Adapted from a reflection written on September 20, 2007.

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1 Timothy 5:20: Scolding

Tuesday, September 5, 2017

The fine line we walk to avoid scandal while revealing it with love is difficult to navegate. Do we ignore the hypocrisy we see each day? Do we hide from those who practice deceit and hope to keep ourselves safe? Do we bend to corruption hoping that we will escape unscathed?

Rebuke publicly all those who commit sins, so that the rest may be afraid. (GNT)

Actions that avoid confrontation may help us to avoid immediate conflict, but what do they set up for us later? Are these strategies effective over the long run? Are these tactics useful when we all attempt to come together for the common good?

As for those who persist in sin, rebuke them in the presence of all, so that the rest also may stand in fear. (NRSV)

Jesus tells us that if some home or town will not welcome you or listen to you, then leave that place and shake the dust off your feet. (Matthew 10)

The psalmist reminds us (Psalm 101) that we must refuse to take a second look at corrupting people and degrading things.

If anyone falls into sin, call that person on the carpet. Those who are inclined that way will know right off they can’t get by with it. (MSG)

It seems better – or easier – to avoid conflict, to placate the powerful, and bow to the bully; yet, in our hearts we know that ultimately, only the fidelity of truth will conquer lies. Only the hope of goodness can combat evil. And only the light of authentic honesty can erase corruption. Today we have an opportunity to explore how we act, and how we react to an imperfect world.

To learn more about how to respond to a scolding, click on the image above, or visit: https://www.psychologytoday.com/blog/stuck/201202/how-survive-being-scolded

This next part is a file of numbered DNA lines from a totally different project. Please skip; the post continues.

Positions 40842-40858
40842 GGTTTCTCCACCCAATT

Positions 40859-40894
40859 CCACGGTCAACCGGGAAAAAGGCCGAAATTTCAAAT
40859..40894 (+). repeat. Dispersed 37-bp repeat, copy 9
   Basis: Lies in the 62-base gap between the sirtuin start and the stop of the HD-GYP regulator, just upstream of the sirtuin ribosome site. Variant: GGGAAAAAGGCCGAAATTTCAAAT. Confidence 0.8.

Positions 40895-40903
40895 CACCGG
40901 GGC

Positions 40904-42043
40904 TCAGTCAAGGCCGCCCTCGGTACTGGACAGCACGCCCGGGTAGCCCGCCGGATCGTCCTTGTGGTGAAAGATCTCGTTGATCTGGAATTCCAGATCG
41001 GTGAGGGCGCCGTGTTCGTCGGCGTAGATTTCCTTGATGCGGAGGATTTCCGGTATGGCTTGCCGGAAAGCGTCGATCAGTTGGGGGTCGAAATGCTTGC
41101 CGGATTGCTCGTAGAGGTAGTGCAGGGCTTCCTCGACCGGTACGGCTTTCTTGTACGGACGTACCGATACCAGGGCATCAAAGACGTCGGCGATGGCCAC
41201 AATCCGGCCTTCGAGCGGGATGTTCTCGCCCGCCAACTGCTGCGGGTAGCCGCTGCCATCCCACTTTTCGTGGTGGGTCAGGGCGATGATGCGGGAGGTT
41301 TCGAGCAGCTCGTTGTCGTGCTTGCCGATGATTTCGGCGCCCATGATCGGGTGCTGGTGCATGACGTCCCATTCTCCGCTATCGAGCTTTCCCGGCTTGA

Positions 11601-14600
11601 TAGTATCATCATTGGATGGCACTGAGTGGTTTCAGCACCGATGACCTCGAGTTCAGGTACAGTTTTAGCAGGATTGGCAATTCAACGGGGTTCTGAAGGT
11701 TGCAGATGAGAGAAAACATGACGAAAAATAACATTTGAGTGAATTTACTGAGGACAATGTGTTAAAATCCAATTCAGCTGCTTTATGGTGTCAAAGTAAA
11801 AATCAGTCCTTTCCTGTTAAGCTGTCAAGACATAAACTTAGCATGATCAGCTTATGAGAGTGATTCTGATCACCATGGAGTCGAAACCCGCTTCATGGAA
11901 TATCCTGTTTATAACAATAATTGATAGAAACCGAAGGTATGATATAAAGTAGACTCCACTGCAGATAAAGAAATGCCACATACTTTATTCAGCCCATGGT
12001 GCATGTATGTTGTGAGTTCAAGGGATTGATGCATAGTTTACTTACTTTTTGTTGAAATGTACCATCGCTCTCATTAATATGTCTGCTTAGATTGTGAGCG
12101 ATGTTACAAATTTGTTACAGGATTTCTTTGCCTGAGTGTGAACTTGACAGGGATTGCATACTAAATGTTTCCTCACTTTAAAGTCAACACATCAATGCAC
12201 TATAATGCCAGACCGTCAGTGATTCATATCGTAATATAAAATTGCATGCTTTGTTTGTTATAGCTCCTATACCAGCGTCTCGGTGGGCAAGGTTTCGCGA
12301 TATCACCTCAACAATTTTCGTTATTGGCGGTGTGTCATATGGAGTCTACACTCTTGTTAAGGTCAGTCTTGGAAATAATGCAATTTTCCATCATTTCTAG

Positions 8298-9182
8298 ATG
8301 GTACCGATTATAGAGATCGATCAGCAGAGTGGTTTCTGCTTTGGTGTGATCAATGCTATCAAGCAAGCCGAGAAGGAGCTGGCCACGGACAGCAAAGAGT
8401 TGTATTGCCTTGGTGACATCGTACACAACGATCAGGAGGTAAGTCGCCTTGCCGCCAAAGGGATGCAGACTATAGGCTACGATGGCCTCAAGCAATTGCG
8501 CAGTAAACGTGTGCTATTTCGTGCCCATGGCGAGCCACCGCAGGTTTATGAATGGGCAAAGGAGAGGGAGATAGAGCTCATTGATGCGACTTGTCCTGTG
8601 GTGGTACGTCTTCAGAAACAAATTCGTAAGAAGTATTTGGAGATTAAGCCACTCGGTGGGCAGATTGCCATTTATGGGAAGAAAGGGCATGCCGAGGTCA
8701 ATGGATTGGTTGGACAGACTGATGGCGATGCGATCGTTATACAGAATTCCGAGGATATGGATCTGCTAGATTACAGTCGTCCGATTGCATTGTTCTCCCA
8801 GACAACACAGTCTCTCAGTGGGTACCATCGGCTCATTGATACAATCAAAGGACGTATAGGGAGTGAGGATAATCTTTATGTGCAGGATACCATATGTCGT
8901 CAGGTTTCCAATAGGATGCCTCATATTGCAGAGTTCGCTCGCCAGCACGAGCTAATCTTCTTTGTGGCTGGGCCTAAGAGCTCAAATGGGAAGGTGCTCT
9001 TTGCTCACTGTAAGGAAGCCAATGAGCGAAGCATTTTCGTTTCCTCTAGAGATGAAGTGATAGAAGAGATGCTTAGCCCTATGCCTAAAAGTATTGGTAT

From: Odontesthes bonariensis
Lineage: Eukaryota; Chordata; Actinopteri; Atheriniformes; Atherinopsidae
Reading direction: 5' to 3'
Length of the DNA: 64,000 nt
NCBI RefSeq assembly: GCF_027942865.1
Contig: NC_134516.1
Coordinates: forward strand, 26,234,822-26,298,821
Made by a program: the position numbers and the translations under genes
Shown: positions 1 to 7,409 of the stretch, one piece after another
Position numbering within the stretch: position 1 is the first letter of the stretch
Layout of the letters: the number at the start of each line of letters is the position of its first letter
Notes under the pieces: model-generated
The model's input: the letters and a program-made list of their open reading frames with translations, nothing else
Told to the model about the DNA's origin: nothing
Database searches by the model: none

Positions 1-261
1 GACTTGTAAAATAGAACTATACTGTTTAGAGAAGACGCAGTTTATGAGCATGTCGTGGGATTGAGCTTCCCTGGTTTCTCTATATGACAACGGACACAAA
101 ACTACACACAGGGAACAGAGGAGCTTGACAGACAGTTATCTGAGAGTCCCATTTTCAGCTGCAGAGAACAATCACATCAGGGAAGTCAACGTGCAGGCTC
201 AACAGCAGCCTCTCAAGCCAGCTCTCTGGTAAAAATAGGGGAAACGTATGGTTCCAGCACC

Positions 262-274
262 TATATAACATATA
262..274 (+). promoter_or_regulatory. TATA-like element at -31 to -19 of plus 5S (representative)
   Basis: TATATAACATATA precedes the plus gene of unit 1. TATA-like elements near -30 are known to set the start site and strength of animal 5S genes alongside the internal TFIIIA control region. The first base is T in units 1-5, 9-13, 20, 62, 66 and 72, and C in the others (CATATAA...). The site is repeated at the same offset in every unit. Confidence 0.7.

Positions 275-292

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Proverbs 28: Virtues

Tuesday, August 22, 2017

As we begin to close our journey through Proverbs, we reprise this Favorite from October 2009. We have explored our relationships with fools and friends, we have walked with the wise and accompanied fools who are whacked on the head. Watching Lady Wisdom build her house, we have learned that God’s heart asks for union with each of us. Exploring wise sayings of Solomon and others, we have understood that God allows us to lose and find our way. Knowing that God misses nothing and that each morning we are offered armloads of life, we continue to ask for the cure of God’s love and listen for Spirit that speaks to us within. 

Surety, Prudence, Integrity, Wisdom, Generosity, Truth, Justice

The wicked man flees although no one pursues him; but the just man, like a lion, feels sure of himself.

When we create monsters out of nothing we give in to our human fears.

If a land is rebellious, its princes will be many; but with a prudent man it knows security. 

Our rashness can divide us more than it unites us.

Better a poor man who walks in integrity than he who is crooked in his ways and rich.

Power and treasure appear to be safe havens; yet they crumble to corruption and cannot withstand the simplicity of truth and honesty.

He who rebukes a man gets more thanks in the end than one with a flattering tongue.

The truth always comes out in the end . . . and is precious.

Happy the man who is always on his guard; but he who hardens his heart will fall into evil.

Prudence is necessary; hardness is our downfall.

The greedy man stirs up disputes, but he who trusts in the Lord will prosper.

Generosity is a sign of a trusting heart.

He who trusts in himself is a fool, but he who walks in wisdom is safe.

Patience and stillness bring their just rewards.

When the wicked gain pre-eminence, other men hide; but at their fall the just flourish. 

In the end, God alone is enough . . .

Words to live by; virtues to cherish; axioms to settle the mind; maxims to sooth the troubled heart.

When we compare translations of these verses, we allow God’s wisdom to enter our hearts.